But describing The Sun’s claims as “misleading” the charity denied any formal partnership and emphasised that the same information on the disease was provided to other media outlets.

Even today despite everything that has happened; the News International has failed to recognise the public anger over their immorality

Clearly The Sun and the Murdock empire believe it’s acceptable to publish confidential medical details of a four month old baby — provided your paper can take credit for in an increase in charity donations.


There seems to be battle lines being drawn albeit subtly. Elements of the newspaper industry suggesting the News of the World was a great investigative paper.

This may true in it's salacious assault on immorality and sensationalism of crime but both stand rather ironic now reflecting a shallowness of righteousness exposing a rather more commercial reason de'tra that seems to exist at News Corp.

Politicians of all shades have bed fellowed Rupert and Co, partly as part of the democratic process but more recently in the age of neo-liberalism and multi-national corporations and it has become a diseases with some politicians living off their ‘prince of darkness’ reputations.

The reality is most people think the News of the World is a salubrious title of little merit outside crass enjoyment.

I suspect most readers cast doubt even on the accuracy of its journalism. A survey of public found that British newspapers are by far the most distrusted with 79% of the UK public who “tend not to trust” the press and with just 18% who “tend to trust” them. There’s not much further for the reputation of the newspaper media to fall.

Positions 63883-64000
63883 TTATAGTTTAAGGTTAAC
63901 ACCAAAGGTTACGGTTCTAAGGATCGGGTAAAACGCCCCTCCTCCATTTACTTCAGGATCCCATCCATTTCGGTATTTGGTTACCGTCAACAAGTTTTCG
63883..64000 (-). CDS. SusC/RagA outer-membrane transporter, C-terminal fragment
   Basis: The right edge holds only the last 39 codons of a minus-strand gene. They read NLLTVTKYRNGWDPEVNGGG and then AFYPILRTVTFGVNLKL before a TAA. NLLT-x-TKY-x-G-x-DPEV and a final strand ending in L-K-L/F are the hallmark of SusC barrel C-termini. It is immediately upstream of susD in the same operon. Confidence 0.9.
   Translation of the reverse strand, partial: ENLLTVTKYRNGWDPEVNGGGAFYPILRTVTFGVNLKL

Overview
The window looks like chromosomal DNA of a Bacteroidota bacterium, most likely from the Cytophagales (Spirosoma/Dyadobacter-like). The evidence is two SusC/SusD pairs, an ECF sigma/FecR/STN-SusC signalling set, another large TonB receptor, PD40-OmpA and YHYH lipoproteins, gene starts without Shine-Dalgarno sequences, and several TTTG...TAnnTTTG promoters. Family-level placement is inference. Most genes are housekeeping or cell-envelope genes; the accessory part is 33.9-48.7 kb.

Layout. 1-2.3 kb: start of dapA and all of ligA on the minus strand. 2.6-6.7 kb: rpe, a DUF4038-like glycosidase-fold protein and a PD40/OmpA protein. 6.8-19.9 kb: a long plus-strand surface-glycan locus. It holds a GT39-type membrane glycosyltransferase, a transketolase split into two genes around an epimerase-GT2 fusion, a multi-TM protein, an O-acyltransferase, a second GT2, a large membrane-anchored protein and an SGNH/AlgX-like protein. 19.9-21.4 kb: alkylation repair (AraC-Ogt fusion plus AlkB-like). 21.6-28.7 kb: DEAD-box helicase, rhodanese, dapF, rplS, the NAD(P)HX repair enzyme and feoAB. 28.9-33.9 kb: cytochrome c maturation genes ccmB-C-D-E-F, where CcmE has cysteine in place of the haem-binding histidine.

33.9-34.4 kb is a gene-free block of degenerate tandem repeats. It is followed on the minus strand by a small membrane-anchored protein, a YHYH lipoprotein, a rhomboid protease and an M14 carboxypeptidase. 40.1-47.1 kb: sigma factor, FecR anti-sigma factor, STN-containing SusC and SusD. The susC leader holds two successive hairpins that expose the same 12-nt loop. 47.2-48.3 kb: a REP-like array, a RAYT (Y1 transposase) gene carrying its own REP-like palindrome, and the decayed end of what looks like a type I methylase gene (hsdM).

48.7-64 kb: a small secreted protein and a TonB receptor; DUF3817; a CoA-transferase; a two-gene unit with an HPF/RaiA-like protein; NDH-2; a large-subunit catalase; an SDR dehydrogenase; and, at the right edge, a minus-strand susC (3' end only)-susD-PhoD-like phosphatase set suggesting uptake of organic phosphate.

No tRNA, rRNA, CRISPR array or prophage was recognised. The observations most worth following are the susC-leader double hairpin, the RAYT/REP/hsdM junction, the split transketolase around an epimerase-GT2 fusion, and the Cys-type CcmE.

The terms of reference of a newspaper/media inquiry are widening with each escalation in the scandal. I think it is the time to ask whether a magazine that prints little news, but plenty of bums, tits and chests is a newspaper? Let alone a good newspaper.

It hasn't served our national interest and we need to look at what is our national interest as far as the media are concerned. Where are the lines?

No-one acted back in 2002 when Mrs Brooks told a Commons Committee she knew The Police had been paid. Remarkably, it was Mr Coulson the man at the centre of it at the moment who jumped to her defence to deny that had occurred.

People don't want restrictions on newspaper reporting. They do want easier, cheaper access to litigious justice with stiff penalties, greater than the original offence. Front page defamation should be reflected by an equal or greater sized apology and financial recompense.

I believe it is time to question the morality of the media.

It is my view we need a clear separation of news and tittle-tattle. Of news and non-news. That there is a TV standard in newsprint.

For too long a story is written by choosing salacious edits to promote sensationalism and the defence quote printed is out of context, at the end miss representative.

I think there needs to be consideration of taxation and tax breaks that differentiate responsible news and non-news.

There needs to be a code of conduct not just on morality and criminality, but editorial standards but possibly standards in presentation, typography and advertisements.